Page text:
Bakersfield Heart Hospital Staff Credited for Handling of Active Shooter

A code silver was issued and the hospital was locked down after an employee informed administration of a man in the employee parking lot with a rifle.
Published: December 6, 2017

Staffers at Bakersfield Heart Hospital in Bakersfield, Calif., are being praised for their quick response after a gunman shot through a glass door with a rifle.

Surveillance video shows the suspect, 44-year-old Brandon Clark, waiting outside an employee entrance for about eight minutes. Clark then shoots through a door and pushes through the broken glass to enter the hospital.

Clark walked the halls of the hospital for three minutes where he pointed the rifle at several employees but did not shoot. He then exited through the same doors he entered, according to Kern Golden Empire.

Clark was shot by responding Bakersfield officers in the employee parking lot and is currently listed in critical condition. The two officers involved in the shooting have been placed on administrative leave pending an investigation.

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Clark will face several assault and firearm-related charges upon release from the hospital.

Witnesses say Clark told people he was not there to shoot them. A motive is still being determined but investigators believe Clark may have been under the influence of narcotics, reports Bakersfield Now.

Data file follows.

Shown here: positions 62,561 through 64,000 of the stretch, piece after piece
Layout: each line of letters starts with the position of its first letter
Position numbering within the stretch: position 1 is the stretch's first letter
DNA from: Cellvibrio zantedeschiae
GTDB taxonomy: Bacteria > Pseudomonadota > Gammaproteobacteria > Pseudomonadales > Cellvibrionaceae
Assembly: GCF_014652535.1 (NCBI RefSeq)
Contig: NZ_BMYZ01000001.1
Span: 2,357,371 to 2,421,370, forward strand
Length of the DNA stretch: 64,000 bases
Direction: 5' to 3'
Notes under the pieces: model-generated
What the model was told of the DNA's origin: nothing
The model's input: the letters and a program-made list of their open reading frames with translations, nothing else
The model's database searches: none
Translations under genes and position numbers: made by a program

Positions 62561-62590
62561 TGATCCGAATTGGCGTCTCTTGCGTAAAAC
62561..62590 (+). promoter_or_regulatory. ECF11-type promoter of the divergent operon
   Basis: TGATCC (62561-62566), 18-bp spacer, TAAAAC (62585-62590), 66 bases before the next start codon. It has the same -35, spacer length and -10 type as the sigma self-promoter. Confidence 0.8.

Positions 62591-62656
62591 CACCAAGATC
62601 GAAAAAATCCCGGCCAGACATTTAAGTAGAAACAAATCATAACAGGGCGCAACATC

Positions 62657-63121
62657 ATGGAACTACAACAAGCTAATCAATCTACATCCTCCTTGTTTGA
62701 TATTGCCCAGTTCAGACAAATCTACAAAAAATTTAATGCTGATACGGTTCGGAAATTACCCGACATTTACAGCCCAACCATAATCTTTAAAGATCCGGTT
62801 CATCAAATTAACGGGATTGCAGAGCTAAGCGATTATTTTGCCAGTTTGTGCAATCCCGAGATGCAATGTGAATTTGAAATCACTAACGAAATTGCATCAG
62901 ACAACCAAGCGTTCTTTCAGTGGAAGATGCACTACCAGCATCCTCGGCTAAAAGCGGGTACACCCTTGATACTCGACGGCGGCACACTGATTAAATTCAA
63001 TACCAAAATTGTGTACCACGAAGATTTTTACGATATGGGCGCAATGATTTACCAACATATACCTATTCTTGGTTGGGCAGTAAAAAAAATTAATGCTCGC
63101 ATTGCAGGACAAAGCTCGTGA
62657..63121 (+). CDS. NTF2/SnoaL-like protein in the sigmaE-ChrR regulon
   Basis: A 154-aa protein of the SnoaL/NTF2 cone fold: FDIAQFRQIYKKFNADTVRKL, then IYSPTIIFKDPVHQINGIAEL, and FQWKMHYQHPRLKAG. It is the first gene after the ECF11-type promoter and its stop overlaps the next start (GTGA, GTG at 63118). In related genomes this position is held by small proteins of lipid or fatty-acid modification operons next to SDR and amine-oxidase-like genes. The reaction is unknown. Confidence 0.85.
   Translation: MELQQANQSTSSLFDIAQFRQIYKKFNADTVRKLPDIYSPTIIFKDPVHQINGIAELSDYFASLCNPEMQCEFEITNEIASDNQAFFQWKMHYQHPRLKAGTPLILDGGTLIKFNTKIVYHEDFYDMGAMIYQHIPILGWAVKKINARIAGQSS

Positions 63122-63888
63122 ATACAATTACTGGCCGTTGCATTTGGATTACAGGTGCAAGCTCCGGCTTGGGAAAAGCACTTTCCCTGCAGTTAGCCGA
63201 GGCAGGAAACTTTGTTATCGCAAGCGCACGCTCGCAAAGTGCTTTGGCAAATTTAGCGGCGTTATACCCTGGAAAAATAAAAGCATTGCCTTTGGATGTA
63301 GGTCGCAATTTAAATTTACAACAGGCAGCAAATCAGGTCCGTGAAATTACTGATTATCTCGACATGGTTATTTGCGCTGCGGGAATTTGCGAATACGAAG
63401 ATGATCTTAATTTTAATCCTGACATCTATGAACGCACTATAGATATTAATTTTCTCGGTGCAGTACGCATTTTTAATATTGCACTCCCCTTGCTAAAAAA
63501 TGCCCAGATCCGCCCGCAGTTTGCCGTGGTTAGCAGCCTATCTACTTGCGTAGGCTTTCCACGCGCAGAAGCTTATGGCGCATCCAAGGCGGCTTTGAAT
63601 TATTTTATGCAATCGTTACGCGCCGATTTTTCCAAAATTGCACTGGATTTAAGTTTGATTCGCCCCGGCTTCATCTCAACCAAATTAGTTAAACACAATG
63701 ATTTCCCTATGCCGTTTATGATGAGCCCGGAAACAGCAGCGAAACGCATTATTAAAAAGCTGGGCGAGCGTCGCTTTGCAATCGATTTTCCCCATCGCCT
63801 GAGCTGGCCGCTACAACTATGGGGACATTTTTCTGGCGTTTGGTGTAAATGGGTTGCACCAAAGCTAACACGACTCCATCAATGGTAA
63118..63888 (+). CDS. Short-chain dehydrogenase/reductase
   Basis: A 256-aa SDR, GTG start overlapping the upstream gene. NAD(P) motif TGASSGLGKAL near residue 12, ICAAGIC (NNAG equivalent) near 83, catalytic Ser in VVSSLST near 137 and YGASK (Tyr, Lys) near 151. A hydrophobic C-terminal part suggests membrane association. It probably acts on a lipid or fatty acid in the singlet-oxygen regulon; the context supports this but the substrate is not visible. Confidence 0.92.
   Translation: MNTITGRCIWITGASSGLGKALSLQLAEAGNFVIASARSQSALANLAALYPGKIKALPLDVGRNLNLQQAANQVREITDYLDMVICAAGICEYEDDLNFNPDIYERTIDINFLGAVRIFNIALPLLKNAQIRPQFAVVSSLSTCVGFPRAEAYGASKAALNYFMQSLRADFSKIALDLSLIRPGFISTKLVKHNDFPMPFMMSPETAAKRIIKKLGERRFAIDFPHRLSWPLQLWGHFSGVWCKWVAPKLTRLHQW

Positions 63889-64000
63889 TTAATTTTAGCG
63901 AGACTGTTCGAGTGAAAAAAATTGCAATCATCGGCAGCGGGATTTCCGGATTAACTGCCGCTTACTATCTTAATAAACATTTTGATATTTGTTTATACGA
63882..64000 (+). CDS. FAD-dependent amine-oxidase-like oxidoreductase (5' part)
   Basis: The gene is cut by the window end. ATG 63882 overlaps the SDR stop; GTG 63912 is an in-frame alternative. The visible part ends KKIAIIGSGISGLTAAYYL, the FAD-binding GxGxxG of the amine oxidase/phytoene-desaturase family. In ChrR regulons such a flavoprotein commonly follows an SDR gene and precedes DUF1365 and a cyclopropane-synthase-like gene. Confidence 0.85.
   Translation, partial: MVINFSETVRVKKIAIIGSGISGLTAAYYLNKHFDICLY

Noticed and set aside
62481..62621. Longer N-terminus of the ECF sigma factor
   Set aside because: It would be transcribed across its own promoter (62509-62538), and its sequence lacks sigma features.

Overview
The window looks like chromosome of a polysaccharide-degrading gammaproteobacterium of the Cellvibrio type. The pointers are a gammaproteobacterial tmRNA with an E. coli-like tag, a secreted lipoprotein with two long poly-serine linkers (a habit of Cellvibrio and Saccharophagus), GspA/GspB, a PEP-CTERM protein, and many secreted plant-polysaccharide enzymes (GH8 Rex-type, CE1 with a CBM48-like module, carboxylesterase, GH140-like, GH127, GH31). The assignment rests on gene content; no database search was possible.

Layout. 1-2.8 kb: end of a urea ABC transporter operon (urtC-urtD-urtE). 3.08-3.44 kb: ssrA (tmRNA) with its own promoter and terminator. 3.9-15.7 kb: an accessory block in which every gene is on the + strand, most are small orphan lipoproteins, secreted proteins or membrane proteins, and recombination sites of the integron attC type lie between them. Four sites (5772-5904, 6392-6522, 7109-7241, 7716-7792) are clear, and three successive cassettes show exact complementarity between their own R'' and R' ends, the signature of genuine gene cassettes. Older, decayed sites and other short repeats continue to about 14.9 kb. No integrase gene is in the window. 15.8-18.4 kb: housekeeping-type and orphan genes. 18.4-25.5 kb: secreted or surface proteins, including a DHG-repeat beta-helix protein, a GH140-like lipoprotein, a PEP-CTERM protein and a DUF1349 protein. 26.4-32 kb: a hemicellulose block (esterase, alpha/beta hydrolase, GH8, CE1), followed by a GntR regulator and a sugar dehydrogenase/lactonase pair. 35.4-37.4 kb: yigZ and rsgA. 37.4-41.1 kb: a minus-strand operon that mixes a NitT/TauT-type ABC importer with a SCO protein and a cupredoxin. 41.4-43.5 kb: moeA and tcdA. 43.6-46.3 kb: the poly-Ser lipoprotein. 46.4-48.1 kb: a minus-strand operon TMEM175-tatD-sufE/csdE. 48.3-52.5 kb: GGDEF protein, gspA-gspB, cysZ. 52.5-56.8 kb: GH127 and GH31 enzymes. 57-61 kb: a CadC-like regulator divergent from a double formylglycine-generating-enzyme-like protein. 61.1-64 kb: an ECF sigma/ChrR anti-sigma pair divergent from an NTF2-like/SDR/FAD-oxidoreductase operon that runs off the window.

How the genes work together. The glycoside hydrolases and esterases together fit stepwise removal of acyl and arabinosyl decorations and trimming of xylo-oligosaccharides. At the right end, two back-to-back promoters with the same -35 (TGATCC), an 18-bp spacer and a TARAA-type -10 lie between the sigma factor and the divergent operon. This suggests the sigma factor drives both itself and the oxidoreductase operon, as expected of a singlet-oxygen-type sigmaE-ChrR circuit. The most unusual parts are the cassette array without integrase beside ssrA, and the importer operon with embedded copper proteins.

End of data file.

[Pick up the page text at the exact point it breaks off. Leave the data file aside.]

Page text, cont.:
“Brandon has the biggest heart of anyone I know. He must have been very sick to do this. I know his motives were not malevolent,” his family wrote in a statement.

Bakersfield police say Clark is related to an employee at the hospital but the employee was not there and had no recent contact with him prior to the incident. The relative is not believed to have been a target of the suspect, according to ABC 23.

CEO Says Hospital Staff Responded “Perfectly”

Before Clark entered the building, a hospital housekeeper, identified only as Ashley, and an unidentified security guard spoke to Clark in the parking lot. Hospital CEO Michelle Oxford says they noticed a gun hanging from Clark’s side. Ashley immediately went to Oxford’s office to inform her of the situation.

Within seconds, Oxford issued a code silver, a person with a weapon, and the hospital was placed on lockdown. Surveillance video shows nurses moving patients into secured rooms and visitors running out of a waiting room towards the front entrance of the hospital.

“As soon as the code silver (went) overhead, the entire house just kicked in,” says Vice President of Clinical Laura Cunanan.

It was ten minutes after the lockdown had been issued that Clark shot through the glass door.

Oxford says her staff goes through active shooter training twice a year and used their training “perfectly” in this situation.

“The staff put themselves above any type of harm that could be caused to make sure that patients and families were taken care of and that’s what we have trained them to do,” says Oxford.

After police shot Clark, he was brought back into the hospital to be treated.

“Even though he was the gunman, he now became a patient and our role is to take care of patients non-judgmentally and that’s what we did,” says Cunanan. “He needed our help and we were going to help him.”

Clark was treated for approximately three minutes before being transported to Kern Medical.

“I write a Friday message to my staff every Friday and I end it with ‘take care of yourself and each other’ and they certainly did that.”

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